The foregoing has outlined rather broadly the features and technical advantages of the present invention in order that the detailed description of the invention that follows may be better understood. Additional features and advantages of the invention will be described hereinafter which form the subject of the claims of the invention.
For a more complete understanding of the present invention, and the advantages thereof, reference is now made to the following descriptions taken in conjunction with the accompanying drawings, in which:
In the following description, numerous specific details are set forth to provide a thorough understanding of the present invention. However, it will be obvious to those skilled in the art that the present invention may be practiced without such specific details. In other instances, well-known circuits have been shown in block diagram form in order not to obscure the present invention in unnecessary detail. For the most part, details concerning timing considerations and the like have been omitted inasmuch as such details are not necessary to obtain a complete understanding of the present invention and are within the skills of persons of ordinary skill in the relevant art.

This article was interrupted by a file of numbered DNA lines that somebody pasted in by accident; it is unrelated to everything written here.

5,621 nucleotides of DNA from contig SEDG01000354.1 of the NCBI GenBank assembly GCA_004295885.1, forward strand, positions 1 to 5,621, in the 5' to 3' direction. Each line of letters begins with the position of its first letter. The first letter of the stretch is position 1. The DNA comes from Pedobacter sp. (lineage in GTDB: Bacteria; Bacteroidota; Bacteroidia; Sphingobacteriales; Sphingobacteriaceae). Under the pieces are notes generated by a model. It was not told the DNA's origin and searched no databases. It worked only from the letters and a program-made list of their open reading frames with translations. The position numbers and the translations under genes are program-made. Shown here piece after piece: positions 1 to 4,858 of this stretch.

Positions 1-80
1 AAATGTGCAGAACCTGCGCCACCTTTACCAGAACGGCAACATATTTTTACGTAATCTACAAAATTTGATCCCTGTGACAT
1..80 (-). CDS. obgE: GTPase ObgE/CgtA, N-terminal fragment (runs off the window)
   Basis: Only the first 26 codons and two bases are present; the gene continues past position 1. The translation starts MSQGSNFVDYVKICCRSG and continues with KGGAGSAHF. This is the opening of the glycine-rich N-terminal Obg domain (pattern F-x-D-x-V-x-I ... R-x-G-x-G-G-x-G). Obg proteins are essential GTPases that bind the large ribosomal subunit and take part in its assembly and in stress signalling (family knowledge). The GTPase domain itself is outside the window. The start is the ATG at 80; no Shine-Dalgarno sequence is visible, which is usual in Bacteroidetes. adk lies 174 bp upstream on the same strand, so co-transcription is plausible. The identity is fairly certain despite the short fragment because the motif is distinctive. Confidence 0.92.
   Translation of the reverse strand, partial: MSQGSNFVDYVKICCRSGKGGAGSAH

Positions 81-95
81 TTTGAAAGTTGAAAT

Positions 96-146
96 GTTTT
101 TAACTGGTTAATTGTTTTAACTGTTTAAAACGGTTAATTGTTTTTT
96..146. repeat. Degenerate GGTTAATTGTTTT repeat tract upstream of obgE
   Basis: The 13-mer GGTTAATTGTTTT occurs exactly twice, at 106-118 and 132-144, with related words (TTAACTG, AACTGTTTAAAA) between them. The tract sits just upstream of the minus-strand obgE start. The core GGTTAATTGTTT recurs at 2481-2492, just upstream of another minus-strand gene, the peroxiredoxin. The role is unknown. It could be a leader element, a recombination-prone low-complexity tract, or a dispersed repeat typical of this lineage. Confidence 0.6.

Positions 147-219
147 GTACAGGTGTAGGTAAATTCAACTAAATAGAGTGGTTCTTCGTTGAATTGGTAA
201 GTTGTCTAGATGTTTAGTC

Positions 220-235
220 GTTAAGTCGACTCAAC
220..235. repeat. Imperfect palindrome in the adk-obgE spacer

Reference will be made to the drawing figures to describe the present invention in detail, wherein depicted elements are not necessarily shown to scale and wherein like or similar elements are designated by same or similar reference numeral through the several views and same or similar terminology.
Within the following description, a standard USB connector, plug, and signaling all refer to the USB architecture described within the Universal Serial Bus Specification, 2.0 Final Draft Revision, Copyright December, 2002, which is hereby incorporated by reference herein. USB is a cable bus that supports data exchange between a host and a wide range of simultaneously accessible peripherals. The bus allows peripherals to be attached, configured, used, and detached while the host and other peripherals are in operation. This is referred to as hot plugged.